IE 11 Not Supported

For optimal browsing, we recommend Chrome, Firefox or Safari browsers.

Cybersecurity Is a Priority for Local Texas Utilities

As a result of increases in the number of breach attempts against utilities, many have invested in new technologies aimed at improving systems’ protection and monitoring capacities.

(TNS) — In a world that has become reliant on technology for daily life, security extends beyond a lock and key. For corporations, governments and individual in the 21st century, it includes the protection of information and electronic systems. On Thursday evening, NBC News released a map reportedly from the National Security Agency showing successful cyberattacks on U.S. targets over a five-year period. The map, which was included as a part of an NSA presentation in February 2014, a source told NBC, has more than 600 dots, each representing an attack.

The map isn’t detailed enough to show specific target, but many targets were located in Silicon Valley and along the East Coast. There were also several attacks in Texoma, according to the NSA map.

Local businesses and potential targets who would comment on the matter said they take cybersecurity seriously.

“As a result of increases in the number of attempts in our industry, we have invested in new technologies aimed at improving our systems’ protection and monitoring capacities,” Janet Rummel, public relations manager for North Texas Municipal Water District, said. The district operates a pumping station in Lake Texoma that provides municipal water to Sherman, larger parts of the Dallas-Fort Worth Metroplex and several of the cities along U.S. Highway 75.

Rummel said industrial controls networks, including those that manage the operation of the water pumping station at Lake Texoma, are isolated from outside systems including the Internet. This is used to prevent security breaches including viruses and denial of service attacks, where a hacker interrupts service of a network, denying users access.

“For our business operations, we use firewalls and intrusion prevention systems to minimize the number of attacks,” Rummel said. “Additionally, we perform frequent data backups, as well as off-site data storage to give us the ability to minimize the impact and restore services in the event our protections did not immediately block a threat.”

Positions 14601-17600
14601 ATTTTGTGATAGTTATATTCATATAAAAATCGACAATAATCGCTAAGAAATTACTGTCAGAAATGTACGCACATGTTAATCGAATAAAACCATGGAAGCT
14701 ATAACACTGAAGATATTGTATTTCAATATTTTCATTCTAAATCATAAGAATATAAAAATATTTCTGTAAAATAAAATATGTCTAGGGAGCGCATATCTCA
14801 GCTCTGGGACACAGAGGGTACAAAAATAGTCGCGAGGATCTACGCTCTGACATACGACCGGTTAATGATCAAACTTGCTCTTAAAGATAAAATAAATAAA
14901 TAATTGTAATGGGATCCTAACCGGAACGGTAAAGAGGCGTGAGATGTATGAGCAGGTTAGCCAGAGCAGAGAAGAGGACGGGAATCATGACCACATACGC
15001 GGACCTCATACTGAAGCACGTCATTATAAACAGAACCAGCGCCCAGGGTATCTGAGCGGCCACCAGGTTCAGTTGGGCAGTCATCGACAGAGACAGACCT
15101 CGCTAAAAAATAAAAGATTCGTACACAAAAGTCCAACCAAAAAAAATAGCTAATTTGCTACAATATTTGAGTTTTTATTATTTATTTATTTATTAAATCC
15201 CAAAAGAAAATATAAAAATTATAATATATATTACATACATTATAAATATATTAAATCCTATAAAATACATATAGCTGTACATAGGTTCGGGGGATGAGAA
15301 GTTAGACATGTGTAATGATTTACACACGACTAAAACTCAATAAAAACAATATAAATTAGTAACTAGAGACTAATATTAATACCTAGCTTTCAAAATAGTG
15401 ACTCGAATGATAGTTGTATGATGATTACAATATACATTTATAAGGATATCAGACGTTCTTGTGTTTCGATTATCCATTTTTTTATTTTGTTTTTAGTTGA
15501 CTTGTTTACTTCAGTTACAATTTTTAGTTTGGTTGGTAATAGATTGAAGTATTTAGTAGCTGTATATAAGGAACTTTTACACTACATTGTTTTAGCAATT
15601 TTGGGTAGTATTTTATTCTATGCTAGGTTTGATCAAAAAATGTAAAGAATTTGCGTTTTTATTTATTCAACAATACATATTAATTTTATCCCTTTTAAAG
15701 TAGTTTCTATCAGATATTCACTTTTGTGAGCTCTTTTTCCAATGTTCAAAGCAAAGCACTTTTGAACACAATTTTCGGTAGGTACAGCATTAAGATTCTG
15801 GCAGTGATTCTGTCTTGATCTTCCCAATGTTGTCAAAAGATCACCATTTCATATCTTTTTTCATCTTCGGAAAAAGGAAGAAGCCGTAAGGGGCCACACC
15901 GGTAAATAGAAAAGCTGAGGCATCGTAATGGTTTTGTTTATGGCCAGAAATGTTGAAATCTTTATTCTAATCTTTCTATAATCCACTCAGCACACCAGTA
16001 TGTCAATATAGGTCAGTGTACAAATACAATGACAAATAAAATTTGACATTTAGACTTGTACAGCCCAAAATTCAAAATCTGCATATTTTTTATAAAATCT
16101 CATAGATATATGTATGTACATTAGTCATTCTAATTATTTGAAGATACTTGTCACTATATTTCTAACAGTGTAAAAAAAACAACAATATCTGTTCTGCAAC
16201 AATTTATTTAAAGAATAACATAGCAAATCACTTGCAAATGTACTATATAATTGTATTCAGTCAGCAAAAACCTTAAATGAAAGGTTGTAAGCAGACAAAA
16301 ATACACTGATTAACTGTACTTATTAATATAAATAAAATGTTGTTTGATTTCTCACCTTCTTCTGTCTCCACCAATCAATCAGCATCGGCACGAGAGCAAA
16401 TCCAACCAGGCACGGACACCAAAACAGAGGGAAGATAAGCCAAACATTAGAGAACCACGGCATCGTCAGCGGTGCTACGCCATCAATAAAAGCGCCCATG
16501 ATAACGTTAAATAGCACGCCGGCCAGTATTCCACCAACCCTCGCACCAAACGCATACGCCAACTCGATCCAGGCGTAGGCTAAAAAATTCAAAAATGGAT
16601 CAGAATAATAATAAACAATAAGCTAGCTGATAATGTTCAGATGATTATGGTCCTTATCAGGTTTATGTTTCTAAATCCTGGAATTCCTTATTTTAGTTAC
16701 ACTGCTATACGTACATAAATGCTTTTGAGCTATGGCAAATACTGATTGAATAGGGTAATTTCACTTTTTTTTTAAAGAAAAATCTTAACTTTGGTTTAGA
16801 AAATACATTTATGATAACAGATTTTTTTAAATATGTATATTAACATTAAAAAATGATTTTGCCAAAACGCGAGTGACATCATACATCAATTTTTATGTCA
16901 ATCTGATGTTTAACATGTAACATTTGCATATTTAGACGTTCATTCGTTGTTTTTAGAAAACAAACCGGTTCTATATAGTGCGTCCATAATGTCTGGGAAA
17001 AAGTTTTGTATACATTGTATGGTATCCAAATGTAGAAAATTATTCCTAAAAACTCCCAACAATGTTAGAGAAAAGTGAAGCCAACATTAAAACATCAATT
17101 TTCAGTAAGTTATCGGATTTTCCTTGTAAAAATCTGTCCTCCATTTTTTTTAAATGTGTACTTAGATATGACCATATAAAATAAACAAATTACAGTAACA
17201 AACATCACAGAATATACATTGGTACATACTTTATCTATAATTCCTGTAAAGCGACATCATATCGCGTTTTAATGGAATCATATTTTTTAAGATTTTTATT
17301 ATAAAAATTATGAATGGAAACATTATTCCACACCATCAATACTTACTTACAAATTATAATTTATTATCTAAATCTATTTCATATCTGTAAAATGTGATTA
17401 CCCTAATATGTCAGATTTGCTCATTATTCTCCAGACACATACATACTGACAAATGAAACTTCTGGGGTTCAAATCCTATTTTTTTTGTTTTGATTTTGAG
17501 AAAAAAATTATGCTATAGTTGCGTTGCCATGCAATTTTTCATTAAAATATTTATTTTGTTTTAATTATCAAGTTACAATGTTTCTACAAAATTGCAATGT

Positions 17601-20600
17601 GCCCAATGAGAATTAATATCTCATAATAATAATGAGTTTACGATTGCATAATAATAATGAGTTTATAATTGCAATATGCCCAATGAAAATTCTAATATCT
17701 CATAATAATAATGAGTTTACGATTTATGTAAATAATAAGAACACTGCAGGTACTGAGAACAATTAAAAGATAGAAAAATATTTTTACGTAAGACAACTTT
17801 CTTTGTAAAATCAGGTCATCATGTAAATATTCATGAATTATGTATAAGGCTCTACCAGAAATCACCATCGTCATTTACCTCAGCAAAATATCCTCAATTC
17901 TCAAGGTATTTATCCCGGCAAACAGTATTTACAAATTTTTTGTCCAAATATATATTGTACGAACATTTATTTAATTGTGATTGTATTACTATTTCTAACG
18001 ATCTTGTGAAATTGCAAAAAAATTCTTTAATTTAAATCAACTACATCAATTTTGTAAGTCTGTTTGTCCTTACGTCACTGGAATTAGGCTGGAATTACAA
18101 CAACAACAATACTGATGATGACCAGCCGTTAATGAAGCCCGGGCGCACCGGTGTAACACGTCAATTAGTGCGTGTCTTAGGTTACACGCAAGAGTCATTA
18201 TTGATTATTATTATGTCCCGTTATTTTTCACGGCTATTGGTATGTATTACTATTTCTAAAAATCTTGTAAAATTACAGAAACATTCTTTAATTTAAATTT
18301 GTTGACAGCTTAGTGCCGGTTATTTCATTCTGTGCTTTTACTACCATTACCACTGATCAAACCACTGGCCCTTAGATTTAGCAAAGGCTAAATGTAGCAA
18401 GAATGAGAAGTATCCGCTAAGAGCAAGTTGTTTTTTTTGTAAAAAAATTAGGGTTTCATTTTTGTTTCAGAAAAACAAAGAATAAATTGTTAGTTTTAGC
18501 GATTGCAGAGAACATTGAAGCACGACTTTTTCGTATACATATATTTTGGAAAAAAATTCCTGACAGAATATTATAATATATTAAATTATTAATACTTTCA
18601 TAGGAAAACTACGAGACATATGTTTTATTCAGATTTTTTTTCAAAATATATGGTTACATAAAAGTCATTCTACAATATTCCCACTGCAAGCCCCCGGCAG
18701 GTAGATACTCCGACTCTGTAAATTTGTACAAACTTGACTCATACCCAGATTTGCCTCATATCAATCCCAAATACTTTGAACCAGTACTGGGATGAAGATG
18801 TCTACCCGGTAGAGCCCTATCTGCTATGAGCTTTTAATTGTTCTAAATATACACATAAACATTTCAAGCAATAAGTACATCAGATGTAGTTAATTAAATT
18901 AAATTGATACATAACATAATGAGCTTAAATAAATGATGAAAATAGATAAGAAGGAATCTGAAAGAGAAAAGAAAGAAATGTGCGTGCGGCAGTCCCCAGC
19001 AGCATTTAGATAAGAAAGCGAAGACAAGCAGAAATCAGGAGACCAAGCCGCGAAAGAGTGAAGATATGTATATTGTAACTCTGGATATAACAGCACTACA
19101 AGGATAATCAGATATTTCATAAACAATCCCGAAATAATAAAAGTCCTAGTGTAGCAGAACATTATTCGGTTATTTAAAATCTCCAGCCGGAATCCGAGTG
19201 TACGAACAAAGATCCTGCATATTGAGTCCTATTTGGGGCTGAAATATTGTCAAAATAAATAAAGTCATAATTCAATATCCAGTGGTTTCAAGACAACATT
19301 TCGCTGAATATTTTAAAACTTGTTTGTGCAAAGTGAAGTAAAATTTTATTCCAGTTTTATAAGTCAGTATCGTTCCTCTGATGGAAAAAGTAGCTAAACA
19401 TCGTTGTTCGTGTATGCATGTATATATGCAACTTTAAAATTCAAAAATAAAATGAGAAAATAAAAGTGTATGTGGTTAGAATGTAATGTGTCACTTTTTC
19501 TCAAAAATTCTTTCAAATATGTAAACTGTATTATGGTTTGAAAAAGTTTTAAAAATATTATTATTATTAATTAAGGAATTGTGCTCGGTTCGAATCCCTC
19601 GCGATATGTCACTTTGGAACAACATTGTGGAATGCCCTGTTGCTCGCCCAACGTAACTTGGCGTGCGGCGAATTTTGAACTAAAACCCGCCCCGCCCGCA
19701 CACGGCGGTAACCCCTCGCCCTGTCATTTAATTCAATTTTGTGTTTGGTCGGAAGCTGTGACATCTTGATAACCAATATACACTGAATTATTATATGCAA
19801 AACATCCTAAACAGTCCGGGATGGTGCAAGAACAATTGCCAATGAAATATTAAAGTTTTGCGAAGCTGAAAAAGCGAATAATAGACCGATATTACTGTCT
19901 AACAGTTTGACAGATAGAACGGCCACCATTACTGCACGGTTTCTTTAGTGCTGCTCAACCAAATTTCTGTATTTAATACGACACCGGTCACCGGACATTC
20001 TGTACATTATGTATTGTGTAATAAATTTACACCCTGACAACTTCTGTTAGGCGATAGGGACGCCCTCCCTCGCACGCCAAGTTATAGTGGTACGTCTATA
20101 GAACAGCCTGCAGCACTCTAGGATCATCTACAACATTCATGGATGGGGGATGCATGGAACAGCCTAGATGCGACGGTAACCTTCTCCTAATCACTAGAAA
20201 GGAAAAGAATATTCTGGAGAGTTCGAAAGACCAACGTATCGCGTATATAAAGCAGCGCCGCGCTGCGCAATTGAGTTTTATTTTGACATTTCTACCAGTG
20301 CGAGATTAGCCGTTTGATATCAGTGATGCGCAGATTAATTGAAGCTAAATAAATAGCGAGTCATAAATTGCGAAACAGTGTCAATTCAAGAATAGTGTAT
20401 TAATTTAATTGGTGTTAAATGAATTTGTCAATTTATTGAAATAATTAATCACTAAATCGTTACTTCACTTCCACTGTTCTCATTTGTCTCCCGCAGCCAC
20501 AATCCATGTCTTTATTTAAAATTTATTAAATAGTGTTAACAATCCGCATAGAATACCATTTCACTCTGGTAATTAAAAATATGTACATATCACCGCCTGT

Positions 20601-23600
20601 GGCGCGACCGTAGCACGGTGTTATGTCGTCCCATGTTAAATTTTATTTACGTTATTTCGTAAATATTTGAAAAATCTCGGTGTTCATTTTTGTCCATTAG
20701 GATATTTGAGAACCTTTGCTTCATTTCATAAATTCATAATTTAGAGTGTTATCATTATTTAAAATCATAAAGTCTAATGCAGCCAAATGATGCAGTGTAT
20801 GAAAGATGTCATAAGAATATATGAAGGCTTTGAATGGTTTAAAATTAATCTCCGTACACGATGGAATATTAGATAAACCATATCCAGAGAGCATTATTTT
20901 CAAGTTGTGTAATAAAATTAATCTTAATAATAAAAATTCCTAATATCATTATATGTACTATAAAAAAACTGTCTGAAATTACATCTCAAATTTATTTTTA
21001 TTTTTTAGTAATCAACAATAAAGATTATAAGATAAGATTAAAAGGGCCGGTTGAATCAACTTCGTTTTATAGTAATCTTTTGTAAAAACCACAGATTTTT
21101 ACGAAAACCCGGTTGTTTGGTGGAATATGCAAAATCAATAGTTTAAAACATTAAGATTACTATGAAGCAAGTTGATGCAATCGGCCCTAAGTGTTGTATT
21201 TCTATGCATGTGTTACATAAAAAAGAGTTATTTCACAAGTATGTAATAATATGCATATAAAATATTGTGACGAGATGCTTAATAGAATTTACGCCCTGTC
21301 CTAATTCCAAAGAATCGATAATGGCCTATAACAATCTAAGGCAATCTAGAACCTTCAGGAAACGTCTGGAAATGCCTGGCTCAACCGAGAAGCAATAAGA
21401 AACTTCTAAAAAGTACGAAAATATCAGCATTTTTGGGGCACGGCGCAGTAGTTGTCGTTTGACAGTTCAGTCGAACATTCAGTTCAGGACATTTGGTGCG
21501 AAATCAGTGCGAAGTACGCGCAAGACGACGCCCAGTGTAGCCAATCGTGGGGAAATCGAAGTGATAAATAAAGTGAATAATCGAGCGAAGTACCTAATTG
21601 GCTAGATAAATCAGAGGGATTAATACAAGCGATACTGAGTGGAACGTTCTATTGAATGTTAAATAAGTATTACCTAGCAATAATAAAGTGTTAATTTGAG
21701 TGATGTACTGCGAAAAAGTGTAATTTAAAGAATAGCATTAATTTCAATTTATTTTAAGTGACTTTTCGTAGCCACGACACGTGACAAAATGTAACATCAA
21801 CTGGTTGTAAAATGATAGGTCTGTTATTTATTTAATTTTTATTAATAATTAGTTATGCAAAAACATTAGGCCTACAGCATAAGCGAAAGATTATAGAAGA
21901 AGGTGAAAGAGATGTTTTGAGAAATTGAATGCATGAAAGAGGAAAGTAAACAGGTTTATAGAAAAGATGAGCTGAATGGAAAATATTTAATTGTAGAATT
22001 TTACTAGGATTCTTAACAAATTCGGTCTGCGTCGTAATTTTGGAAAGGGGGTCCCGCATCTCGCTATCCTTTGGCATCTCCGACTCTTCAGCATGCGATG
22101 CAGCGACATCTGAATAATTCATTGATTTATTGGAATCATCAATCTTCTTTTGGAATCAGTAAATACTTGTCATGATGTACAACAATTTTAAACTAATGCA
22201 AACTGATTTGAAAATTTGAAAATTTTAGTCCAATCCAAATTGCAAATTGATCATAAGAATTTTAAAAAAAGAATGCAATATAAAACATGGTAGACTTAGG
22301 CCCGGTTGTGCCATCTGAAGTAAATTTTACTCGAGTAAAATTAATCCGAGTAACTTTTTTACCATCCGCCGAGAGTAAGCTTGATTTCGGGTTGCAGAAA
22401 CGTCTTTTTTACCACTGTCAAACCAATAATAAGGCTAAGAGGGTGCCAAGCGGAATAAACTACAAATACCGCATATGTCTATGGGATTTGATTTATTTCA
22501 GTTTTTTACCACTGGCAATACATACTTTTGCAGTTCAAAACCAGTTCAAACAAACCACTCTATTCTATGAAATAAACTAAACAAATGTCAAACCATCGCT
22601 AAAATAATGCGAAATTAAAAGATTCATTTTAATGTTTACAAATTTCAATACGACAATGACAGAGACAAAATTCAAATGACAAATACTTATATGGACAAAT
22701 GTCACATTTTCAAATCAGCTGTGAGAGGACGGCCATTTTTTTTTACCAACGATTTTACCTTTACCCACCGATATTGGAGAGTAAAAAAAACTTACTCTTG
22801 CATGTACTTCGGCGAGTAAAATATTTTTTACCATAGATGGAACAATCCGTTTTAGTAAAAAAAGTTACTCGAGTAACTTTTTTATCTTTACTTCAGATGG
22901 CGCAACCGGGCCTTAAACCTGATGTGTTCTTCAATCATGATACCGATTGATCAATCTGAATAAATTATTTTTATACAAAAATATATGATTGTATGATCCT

The Greater Texoma Utility Authority partners with NTMWD for the pumping station, and GTUA General Manger Drew Satterwhite said in the event that water service from the pumping station is interrupted, municipalities, including Sherman, should have enough water storage to continue to serve customers for several hours.

“You could shut off communications from the outside and just go and turn on a pump manually,” he said.

Another local business that represents a prime target for a cyberattack is the Panda Power Plant in Sherman. Panda Energy Operations Director Steve McLain said cybersecurity was a major focus when designing all of its power plants, including the Sherman facility, which opened last year. The system in place at the plant is regularly maintained and updated to ensure that the power grid is secure, McLain said.

“Our control systems within the plant are protected by an electronic security parameter that has been established by the manufacturer of the controls, Siemens,” McLain said.

Bill Pentak, Panda’s vice president of investor relations and public affairs, said the plant in Sherman facility is state of the art, representing the most recent and advanced measures in information and cybersecurity.

“We’ve been redoubling our efforts every time we build a new plant just to make sure it is cyber-secured,” McLain said.

©2015 the Herald Democrat (Sherman, Texas), Distributed by Tribune Content Agency, LLC.